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Antonio Chagin
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rogerxnz
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« Reply #427 on: May 28, 2013, 04:22:30 PM »
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Sure, we used 4 diffusion screens like you see in the image, 2 soft boxes, one large to cover the back and top screens, one medium form the side and 2 raw lights that were used alternately depending on the ambience of the shot. Main power was the left one.



Very cool, but where was the camera? I imagined the camera was above the centre of the image and looking down vertically but that would mean having the camera on an arm/bracket underneath the top screen and there does not seem to be enough room and you have not cut a hole in the top screen for the camera to poke through from above the screen.

There is a "spare" tripod in front of the table. Was the camera on that and was it a technical camera that you some how used tilts and shifts to get the top-down look?
Roger
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Roger Hayman
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« Reply #428 on: May 28, 2013, 05:02:30 PM »
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Look at the wine glasses, it's not a level overhead shot.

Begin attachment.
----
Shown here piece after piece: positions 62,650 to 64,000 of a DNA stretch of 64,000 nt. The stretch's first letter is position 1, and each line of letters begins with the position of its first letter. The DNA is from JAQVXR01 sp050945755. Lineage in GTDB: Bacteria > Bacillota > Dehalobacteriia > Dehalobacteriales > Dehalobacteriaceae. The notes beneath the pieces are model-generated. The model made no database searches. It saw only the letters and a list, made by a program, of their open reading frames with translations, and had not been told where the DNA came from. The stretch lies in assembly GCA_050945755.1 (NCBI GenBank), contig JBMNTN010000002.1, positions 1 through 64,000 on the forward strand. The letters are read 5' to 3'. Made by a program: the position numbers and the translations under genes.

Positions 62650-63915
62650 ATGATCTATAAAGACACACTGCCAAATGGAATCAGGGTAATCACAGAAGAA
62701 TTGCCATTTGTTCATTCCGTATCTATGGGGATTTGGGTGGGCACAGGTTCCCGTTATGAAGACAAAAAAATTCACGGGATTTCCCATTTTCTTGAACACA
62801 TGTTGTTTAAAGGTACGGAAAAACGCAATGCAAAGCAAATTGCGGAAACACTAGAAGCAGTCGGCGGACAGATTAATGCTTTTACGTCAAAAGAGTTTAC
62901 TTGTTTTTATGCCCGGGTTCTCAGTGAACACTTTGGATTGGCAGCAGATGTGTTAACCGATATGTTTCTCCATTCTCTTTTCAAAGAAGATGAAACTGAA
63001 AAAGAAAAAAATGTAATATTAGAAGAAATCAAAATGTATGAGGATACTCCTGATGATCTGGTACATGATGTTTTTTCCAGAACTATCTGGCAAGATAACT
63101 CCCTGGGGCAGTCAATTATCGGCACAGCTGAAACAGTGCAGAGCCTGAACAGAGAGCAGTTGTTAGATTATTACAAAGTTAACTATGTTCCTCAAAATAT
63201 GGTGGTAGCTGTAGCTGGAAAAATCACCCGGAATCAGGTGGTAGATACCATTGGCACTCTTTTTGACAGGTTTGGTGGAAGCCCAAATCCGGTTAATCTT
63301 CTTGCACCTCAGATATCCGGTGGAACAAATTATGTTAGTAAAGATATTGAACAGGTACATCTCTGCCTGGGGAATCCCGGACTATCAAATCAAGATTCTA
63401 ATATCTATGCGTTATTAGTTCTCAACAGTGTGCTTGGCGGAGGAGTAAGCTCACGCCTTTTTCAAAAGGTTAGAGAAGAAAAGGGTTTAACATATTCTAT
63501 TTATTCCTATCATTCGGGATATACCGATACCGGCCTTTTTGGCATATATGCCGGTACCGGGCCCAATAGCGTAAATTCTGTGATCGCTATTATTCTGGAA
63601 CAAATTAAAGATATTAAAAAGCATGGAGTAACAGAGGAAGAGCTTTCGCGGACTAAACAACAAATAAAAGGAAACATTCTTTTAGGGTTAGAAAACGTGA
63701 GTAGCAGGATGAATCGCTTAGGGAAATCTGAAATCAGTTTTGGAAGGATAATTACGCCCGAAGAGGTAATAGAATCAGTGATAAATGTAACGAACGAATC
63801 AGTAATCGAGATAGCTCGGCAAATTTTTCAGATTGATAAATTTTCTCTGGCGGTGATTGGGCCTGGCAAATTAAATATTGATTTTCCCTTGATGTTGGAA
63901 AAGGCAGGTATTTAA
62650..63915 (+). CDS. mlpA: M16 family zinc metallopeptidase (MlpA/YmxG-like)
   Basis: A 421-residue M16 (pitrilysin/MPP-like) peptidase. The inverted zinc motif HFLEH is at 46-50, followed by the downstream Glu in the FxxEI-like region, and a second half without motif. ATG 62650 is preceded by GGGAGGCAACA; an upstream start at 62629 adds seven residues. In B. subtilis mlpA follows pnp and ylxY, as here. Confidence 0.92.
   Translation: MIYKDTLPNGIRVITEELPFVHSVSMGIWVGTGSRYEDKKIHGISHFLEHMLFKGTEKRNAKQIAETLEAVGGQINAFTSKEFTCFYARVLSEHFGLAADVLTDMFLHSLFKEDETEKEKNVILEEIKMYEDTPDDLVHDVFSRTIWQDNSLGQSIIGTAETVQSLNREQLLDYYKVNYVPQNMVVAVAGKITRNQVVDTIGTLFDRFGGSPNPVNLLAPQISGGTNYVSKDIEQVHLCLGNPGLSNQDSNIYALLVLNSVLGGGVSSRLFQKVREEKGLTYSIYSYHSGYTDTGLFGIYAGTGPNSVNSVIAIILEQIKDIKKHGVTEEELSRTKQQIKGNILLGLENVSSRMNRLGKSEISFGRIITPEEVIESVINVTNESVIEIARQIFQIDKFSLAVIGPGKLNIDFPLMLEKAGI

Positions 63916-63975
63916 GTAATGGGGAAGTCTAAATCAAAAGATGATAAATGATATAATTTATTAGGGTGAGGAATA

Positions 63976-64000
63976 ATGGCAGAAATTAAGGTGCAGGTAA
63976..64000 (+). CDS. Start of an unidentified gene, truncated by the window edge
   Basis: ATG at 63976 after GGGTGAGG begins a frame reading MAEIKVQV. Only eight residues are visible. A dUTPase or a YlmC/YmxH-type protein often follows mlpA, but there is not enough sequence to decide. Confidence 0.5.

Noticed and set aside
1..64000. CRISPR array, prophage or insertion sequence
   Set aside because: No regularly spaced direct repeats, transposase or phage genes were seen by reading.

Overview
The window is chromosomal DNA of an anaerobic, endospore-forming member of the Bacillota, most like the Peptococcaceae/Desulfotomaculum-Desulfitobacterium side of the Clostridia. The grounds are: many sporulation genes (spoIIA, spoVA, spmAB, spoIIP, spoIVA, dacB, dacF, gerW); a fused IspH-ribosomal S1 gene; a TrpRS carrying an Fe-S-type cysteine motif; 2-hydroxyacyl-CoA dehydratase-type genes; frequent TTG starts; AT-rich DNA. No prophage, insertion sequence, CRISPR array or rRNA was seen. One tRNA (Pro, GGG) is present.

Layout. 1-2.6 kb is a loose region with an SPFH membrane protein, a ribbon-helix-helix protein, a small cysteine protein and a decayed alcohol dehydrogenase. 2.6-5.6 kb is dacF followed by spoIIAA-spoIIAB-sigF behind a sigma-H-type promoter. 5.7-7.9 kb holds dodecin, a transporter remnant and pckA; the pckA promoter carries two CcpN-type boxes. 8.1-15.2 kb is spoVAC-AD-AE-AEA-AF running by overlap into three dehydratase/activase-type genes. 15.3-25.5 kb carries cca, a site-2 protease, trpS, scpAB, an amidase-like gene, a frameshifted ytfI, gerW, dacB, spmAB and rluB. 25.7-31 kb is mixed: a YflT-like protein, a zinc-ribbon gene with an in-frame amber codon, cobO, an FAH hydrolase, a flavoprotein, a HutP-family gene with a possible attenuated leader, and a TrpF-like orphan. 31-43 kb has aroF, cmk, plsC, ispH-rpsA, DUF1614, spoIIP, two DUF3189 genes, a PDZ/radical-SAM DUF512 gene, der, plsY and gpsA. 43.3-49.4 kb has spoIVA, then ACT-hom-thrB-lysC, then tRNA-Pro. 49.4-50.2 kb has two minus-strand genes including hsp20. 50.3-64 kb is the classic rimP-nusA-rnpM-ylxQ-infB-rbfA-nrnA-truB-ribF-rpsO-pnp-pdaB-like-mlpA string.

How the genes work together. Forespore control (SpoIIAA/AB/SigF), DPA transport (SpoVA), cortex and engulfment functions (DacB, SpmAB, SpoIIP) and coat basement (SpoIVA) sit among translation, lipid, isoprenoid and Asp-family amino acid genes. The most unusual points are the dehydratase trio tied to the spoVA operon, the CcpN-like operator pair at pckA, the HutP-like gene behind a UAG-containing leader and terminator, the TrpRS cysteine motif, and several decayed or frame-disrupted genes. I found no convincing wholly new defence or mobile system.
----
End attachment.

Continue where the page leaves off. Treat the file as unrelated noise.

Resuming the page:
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fredjeang2
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« Reply #429 on: May 28, 2013, 05:30:37 PM »
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p30+/Contax

Shot with HMI's, Winow Light and some cutters.



Red (the medium format of the digital motion world)

Shot at a trillion ISO with one small hand held led.

BC

Coot,

Watching the below sepia images, I have a question regarding Red if you see this post.

As everything is built on metadatas and therefore non-destructive, my doubt remains on the isos.

Let's take this scenario shoot on Red: if one decide to shoot pushing the isos to extreme levels on purpose (and not because it lacks light)
for ex to get a 16mm grain, and after that you give-up with the idea and want to revert to a clean image to do something completly different,
are the isos also non-destructive?
So for ex, can you take those high-isos images on RCX and going back to 800 the typical high-isos grain would disappear?
I ask this question because never had very high isos Red footage on edit.
 
« Last Edit: May 28, 2013, 05:43:09 PM by fredjeang2 » Logged
tho_mas
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« Reply #430 on: May 28, 2013, 06:04:15 PM »
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Totally drives me nuts, but it's a function of perspective.  If you made a mechanical drawing of the same composition from the camera position (to accurate scale) the circles would render with the same distortion.  Sometimes I do correct for this by rotating the camera until the round object is centered in the lens and then shifting the back to retain the same composition...  I did this just yesterday, but it's impossible when composing a 1 point perspective that is square to the architecture.